The collaborative study “Pullulan hydrogel-immobilized bacterial cellulose membranes with dual-release of vitamin C and E for wound dressing applications” contributed by ITU faculty member Prof. Dr. Ayten Karataş from Molecular Biology and Genetics (MBG) Department was published in the journal “International Journal of Biological Macromolecules”.


Damaged skin needs to be repaired as quickly as possible, as long-term skin injuries cause vital problems such as dehydration, imbalance in body temperature, and separation of blood vessels or nerves, in addition to basic immune labelling and sensory sensing processes. Bacterial cellulose (BC) stands out among the polymers used in wound dressings due to its high water holding capacity, excellent mechanical properties and high tensile strength due to its ultra-fine mesh structure, as well as its porous architecture that allows the exchange of materials such as gas and waste, but does not allow cell infiltration. Pullulan (PUL) is another exopolysaccharide that can be used to absorb fluids accumulated in the wound bed due to its high water holding capacity and biocompatibility and has the property of adhesion to cellulosic materials. Considering these features, BC/PUL double-layer membranes with BC on the outer layer and PUL on the inner layer were prepared to be used as a wound dressing within the scope of this study.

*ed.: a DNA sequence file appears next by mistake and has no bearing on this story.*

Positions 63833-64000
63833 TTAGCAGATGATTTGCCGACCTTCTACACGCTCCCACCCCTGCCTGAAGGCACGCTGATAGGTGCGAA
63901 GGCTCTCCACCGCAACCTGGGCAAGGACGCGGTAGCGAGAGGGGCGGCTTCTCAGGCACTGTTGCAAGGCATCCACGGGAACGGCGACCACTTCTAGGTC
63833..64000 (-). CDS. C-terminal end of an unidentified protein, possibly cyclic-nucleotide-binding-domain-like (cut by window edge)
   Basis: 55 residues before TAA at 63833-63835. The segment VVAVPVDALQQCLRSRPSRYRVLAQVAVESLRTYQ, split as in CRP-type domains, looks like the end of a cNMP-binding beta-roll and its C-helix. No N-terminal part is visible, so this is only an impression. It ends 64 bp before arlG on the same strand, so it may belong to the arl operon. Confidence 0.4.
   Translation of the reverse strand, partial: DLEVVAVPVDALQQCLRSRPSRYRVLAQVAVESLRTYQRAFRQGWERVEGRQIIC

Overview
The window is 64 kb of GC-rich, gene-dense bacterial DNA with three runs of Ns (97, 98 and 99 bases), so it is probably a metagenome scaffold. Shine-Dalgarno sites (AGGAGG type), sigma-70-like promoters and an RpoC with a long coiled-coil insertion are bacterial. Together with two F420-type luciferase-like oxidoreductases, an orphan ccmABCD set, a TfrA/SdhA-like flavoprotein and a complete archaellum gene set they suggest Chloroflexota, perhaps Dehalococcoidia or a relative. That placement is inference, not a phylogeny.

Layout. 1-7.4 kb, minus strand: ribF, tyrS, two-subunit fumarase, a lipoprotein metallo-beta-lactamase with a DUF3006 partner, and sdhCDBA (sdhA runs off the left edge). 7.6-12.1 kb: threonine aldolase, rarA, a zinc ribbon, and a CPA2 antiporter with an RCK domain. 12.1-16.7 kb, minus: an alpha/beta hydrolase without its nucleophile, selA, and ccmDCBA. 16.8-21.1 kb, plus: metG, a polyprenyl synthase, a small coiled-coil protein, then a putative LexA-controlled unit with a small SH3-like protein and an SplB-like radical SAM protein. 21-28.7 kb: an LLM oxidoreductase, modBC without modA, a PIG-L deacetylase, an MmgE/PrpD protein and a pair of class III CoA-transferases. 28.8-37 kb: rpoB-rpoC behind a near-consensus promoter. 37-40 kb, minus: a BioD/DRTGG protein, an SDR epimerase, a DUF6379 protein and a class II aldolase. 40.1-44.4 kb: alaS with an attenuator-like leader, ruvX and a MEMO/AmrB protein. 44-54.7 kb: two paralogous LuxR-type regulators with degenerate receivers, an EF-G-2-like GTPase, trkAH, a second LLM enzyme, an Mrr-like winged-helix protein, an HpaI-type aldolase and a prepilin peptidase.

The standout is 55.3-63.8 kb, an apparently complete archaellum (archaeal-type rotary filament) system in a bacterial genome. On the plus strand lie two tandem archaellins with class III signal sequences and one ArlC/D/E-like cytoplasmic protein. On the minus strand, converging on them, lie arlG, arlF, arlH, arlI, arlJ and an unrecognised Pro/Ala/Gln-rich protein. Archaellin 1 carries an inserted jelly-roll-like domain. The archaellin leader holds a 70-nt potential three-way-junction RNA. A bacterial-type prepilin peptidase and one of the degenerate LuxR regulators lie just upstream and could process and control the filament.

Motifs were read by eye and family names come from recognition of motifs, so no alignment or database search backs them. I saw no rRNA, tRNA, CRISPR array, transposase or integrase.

Reactive oxygen species (ROS) produced by the immune system in order to prevent infection of the wound by microorganisms also damage healthy cells in the area. For this reason, antioxidants can be included in wound dressings to aid wound healing. In this study, vitamin E (VtE), which induces signaling pathways to reduce the negative effect of ROS attack on healthy cells, and vitamin C (VtC), which triggers fibrolast proliferation and collagen deposition during wound healing, were chosen as antioxidants to be used in wound dressing. As a result of the study, it was observed that the release of VtC and VtE accelerated due to the degradation of the PUL layer, and the BC/PUL dressing with VtC and/or VtE had an antioxidant effect on L929 fibroblasts. Moreover, the produced BC/PUL-VtC/VtE dressing has been shown to synergistically promote wound closure and collagen synthesis.